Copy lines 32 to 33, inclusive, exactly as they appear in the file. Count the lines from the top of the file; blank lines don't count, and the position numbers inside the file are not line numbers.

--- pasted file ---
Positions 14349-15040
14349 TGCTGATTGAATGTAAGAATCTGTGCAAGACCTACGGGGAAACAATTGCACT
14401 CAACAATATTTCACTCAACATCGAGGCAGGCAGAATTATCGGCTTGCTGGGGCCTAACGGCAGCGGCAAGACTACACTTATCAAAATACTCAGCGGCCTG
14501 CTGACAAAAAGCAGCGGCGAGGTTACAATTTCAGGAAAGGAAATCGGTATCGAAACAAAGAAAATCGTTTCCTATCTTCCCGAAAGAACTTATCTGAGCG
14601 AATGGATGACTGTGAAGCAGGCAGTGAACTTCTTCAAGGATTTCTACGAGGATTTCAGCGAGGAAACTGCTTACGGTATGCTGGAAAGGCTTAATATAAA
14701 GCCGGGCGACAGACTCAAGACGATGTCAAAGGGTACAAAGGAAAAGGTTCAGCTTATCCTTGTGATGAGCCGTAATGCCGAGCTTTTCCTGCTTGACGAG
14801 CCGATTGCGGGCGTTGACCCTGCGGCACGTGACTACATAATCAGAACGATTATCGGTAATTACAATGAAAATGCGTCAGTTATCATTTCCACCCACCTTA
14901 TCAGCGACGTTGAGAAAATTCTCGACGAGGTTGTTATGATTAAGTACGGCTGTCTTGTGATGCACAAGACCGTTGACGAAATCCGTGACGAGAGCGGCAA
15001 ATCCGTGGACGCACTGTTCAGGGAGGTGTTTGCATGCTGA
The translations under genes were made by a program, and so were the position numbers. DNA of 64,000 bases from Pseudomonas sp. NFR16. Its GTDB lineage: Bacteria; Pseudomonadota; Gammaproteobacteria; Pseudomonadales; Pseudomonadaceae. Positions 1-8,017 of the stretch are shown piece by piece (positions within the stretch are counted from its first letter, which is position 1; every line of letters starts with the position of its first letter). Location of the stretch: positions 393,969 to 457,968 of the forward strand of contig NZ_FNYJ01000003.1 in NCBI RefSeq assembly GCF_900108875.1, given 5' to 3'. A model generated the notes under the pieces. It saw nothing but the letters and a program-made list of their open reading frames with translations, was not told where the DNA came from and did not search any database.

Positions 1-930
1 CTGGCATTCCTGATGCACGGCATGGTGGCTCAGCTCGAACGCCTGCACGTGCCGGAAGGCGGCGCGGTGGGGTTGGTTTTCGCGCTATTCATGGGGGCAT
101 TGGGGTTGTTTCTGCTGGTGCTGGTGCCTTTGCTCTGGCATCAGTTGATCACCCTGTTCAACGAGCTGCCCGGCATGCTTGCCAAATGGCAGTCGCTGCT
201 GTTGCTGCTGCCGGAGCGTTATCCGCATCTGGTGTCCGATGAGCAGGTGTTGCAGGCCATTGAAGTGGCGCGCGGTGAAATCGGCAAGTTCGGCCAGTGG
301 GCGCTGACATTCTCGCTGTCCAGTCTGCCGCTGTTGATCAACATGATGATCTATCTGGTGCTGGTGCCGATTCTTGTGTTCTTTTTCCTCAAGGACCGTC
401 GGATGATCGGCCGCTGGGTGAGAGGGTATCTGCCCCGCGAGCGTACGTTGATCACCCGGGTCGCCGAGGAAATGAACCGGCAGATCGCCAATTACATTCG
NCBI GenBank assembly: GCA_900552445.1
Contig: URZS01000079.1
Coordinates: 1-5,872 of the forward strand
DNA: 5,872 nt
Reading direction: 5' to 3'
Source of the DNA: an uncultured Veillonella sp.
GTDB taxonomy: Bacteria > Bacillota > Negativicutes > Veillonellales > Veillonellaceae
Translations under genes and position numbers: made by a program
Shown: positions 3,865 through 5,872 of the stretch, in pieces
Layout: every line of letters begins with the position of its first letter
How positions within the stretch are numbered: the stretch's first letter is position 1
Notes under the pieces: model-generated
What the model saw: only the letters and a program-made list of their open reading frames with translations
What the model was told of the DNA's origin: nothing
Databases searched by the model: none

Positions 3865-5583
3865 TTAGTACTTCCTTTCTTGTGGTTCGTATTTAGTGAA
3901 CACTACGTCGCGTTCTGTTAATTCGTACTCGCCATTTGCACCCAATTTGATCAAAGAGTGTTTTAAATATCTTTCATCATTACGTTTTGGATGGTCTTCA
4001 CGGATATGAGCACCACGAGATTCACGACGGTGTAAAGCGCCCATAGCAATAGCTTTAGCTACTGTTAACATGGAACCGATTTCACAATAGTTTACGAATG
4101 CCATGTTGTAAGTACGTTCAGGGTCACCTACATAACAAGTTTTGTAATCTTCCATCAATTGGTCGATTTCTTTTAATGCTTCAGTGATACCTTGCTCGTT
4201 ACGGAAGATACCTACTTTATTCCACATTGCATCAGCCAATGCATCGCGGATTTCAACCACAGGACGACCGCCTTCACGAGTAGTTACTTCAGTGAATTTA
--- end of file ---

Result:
Positions 3865-5583
3865 TTAGTACTTCCTTTCTTGTGGTTCGTATTTAGTGAA